So by now you have probably heard of microbeads, those minute little coloured beads suspended in body washes, scrubs and all sorts of cosmetic products. The USA under President Obama, outlawed microbeads in 2015. So you would think Australia would follow suite. What has been in place has been a voluntary phase out so there are still heaps of products that contain microbeads such as Clarins and The Body Shop, some of them even claiming to be natural (really! they are made out of plastic!) For an updated list go to
Why are Micro beads a problem?
Waste water treatment plants were not designed to filter out such small plastic objects, so the beads end up in rivers, lakes, and oceans. Studies have shown they end up being ingested by very small creatures to whom it looks like food and of course end up going up the food chain. According to www.dosomething.net.au - "At the bottom of Sydney's Middle Harbour, scientists have found up to 60 fragments of microplastics per 100 milligrams of sediment. These are amongst the highest levels recorded. These microplastics can be ingested by worms which in turn can be consumed by fish."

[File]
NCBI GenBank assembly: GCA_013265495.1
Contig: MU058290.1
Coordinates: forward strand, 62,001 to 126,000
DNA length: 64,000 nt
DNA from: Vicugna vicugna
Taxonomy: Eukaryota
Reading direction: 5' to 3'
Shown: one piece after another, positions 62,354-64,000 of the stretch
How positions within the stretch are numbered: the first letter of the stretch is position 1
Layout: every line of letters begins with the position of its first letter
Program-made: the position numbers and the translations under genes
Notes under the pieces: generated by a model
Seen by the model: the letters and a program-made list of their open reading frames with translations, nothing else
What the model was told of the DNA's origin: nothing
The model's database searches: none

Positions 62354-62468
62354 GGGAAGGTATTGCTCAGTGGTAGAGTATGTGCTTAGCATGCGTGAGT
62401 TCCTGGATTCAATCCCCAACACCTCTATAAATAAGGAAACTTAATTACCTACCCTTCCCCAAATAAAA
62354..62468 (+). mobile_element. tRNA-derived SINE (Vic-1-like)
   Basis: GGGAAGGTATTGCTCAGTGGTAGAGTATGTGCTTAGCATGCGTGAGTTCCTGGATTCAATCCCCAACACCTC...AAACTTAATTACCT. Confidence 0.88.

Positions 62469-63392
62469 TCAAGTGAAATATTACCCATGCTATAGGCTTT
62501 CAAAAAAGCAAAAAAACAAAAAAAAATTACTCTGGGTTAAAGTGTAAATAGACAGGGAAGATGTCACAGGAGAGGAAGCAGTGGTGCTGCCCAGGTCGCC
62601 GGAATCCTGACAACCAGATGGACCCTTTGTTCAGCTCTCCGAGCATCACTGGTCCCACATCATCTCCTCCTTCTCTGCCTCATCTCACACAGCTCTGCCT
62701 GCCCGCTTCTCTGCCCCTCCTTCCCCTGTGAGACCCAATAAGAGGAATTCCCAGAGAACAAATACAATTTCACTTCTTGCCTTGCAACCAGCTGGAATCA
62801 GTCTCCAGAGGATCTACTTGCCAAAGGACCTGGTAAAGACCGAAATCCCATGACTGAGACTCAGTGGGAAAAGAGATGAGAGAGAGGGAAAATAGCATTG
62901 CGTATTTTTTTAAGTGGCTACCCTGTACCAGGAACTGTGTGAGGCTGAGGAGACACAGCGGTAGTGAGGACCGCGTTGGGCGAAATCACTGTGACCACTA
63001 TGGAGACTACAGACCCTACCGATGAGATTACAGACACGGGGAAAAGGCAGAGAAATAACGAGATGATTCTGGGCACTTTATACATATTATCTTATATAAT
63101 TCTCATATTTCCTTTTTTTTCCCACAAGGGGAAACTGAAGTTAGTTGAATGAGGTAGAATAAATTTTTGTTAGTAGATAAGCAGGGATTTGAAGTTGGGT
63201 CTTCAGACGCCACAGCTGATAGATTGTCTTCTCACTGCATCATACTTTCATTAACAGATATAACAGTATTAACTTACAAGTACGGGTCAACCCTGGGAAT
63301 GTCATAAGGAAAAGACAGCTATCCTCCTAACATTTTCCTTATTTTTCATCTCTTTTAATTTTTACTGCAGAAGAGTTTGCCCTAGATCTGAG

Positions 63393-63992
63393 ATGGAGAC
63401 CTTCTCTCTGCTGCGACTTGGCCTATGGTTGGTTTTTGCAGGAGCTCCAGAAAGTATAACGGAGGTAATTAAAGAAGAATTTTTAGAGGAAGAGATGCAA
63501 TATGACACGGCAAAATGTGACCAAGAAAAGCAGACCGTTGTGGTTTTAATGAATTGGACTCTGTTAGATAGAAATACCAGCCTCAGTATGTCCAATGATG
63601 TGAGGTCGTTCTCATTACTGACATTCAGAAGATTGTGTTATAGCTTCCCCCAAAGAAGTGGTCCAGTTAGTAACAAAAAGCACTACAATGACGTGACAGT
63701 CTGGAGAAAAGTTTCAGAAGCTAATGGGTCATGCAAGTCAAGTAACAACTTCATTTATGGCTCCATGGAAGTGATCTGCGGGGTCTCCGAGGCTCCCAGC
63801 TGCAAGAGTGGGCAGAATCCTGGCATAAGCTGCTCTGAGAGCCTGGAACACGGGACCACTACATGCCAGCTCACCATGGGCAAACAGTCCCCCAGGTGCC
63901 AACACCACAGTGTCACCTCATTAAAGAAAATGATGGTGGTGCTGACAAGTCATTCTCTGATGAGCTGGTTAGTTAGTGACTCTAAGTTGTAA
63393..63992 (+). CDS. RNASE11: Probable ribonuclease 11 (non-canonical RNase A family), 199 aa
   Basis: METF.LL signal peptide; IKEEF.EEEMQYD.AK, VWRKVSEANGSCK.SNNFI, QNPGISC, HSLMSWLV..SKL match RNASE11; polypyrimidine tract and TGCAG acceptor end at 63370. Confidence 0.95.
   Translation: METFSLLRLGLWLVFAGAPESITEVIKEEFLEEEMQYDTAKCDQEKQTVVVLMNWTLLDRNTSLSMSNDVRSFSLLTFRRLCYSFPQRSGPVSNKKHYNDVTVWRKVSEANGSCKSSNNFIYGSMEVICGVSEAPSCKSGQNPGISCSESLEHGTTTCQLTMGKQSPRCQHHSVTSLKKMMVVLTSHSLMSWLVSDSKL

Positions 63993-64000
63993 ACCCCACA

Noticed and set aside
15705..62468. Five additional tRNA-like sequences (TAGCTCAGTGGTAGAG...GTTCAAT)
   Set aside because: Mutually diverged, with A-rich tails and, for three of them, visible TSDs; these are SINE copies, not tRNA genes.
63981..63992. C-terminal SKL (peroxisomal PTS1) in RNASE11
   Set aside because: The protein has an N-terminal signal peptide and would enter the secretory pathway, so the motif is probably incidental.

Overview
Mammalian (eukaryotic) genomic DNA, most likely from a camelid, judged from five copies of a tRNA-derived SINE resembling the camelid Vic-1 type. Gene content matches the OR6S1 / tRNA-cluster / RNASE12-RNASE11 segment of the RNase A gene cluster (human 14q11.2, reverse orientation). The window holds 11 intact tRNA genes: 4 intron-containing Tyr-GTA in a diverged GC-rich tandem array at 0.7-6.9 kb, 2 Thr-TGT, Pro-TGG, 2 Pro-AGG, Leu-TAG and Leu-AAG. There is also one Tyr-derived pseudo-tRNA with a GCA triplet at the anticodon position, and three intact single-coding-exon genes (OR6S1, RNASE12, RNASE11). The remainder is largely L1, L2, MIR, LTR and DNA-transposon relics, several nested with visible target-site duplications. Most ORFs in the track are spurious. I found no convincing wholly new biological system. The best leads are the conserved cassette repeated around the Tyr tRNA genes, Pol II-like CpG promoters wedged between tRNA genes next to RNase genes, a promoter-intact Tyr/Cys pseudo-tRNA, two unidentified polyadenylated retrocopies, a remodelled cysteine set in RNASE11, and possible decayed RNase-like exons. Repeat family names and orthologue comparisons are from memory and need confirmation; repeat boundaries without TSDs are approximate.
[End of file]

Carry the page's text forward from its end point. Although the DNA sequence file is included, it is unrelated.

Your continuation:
How can you tell if they are in the products you use?
Check out this link for a list of products anywhere in the world that contain microbeads and stop buying them. If people stop buying them, they will stop making them.
https://www.beatthemicrobead.org/product-lists/ This is a fantastic tool to find out what products use microbeads. I chose Australia, Red (
Products on the Red List have been found to contain ingredients which are commonly considered to be microplastic ingredients. These include but are not limited to Polyethylene (PE), Polypropylene (PP), Polymethyl methacrylate (PMMA), Nylon (PA), Polyurethane, and Acrylates Copolymer.) and the catagory shower/bath products. It contained brands such as Loreal and Banana Boat but also Sukin Naturals, a company that on its's website claims "Natural and effective skincare that’s good for you, your wallet, and the environment too."
Download the product checker App.
There is also an app you can download to use when you are shopping. By downloading the free 'Beat The Microbead' app, consumers can scan the barcode of products at home or in the shopping aisle to see if they contain plastic microbeads. The app is available free of charge for Apple, Android and Windows phones via BeatTheMicrobead.org.
Where do Microbeads come from?
The microbead was invented by a Norwegian company and according to their website "Microbeads AS is a Norwegian company established in 2002 based upon the manufacturing of polymer beads. The uniform shape and size - monosized beads or "perfect spheres" are used as functional additives in a wide range of industries including Paints & Coatings, Plastics, Cosmetics, Calibration, Ceramics and Adhesives." I guess someone thought it was a great idea to put them in cosmetics! Wrong! And just so we are clear, Truth uses fine grain pumice (volcanic rock) in our Bergamot and Cypress Face and Body Scrub.